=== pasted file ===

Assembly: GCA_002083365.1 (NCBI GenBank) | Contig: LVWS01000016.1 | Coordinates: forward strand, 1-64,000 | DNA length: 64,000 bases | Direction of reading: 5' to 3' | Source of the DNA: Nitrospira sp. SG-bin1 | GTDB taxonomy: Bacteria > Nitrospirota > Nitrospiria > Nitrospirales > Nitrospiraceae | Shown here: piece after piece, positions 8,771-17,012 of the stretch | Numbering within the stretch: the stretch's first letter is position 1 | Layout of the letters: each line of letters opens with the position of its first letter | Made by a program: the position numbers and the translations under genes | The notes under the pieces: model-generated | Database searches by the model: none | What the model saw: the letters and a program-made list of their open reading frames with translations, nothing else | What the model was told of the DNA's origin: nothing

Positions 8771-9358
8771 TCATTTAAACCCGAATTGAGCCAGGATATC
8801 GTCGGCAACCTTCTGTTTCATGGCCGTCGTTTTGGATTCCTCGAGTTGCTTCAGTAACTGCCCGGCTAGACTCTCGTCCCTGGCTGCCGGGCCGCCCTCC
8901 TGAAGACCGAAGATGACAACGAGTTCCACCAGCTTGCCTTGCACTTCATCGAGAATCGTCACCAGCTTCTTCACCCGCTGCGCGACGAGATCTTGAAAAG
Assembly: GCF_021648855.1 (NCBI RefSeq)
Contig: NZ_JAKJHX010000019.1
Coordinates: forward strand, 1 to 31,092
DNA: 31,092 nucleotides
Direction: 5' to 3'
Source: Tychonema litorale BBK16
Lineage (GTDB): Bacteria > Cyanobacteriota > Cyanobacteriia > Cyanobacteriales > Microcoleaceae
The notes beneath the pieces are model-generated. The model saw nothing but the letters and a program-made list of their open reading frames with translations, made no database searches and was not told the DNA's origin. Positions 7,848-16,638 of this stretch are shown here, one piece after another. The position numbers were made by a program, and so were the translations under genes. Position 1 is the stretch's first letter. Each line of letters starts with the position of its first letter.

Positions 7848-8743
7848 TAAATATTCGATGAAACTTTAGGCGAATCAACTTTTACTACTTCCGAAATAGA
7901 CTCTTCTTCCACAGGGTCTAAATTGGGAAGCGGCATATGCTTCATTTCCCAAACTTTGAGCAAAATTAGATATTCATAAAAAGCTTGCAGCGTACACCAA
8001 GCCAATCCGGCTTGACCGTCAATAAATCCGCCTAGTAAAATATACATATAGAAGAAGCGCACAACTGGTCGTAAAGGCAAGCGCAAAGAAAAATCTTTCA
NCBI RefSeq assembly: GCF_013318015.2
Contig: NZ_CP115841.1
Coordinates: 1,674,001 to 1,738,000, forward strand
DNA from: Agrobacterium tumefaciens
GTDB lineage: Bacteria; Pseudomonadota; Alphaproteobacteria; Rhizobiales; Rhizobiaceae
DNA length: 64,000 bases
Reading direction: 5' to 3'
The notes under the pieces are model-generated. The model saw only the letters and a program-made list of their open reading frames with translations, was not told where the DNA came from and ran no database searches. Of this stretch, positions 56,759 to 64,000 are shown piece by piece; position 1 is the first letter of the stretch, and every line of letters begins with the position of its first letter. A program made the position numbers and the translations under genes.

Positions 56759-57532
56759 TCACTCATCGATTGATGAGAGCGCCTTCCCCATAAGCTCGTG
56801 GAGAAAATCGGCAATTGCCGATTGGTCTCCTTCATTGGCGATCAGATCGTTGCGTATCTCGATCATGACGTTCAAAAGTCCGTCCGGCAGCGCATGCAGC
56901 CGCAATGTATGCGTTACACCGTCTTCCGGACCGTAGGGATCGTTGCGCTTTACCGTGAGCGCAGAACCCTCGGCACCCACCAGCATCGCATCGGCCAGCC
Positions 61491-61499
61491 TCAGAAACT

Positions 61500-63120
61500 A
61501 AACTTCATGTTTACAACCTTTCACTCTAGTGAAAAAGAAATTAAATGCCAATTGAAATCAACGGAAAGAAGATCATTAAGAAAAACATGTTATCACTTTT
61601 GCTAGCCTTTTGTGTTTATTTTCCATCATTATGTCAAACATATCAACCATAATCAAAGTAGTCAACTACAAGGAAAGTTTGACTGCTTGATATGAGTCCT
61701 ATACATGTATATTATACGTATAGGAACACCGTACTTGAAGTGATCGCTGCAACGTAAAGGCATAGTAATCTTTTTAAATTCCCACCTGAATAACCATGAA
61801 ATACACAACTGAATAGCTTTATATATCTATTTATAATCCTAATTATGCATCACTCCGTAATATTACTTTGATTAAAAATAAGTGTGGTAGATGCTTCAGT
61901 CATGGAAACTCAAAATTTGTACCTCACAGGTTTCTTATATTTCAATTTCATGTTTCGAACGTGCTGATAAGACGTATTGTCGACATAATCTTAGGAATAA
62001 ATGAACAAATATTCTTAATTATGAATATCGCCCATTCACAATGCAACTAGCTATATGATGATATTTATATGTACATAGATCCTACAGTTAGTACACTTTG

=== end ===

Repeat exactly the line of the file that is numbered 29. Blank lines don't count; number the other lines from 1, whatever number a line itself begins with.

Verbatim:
56901 CGCAATGTATGCGTTACACCGTCTTCCGGACCGTAGGGATCGTTGCGCTTTACCGTGAGCGCAGAACCCTCGGCACCCACCAGCATCGCATCGGCCAGCC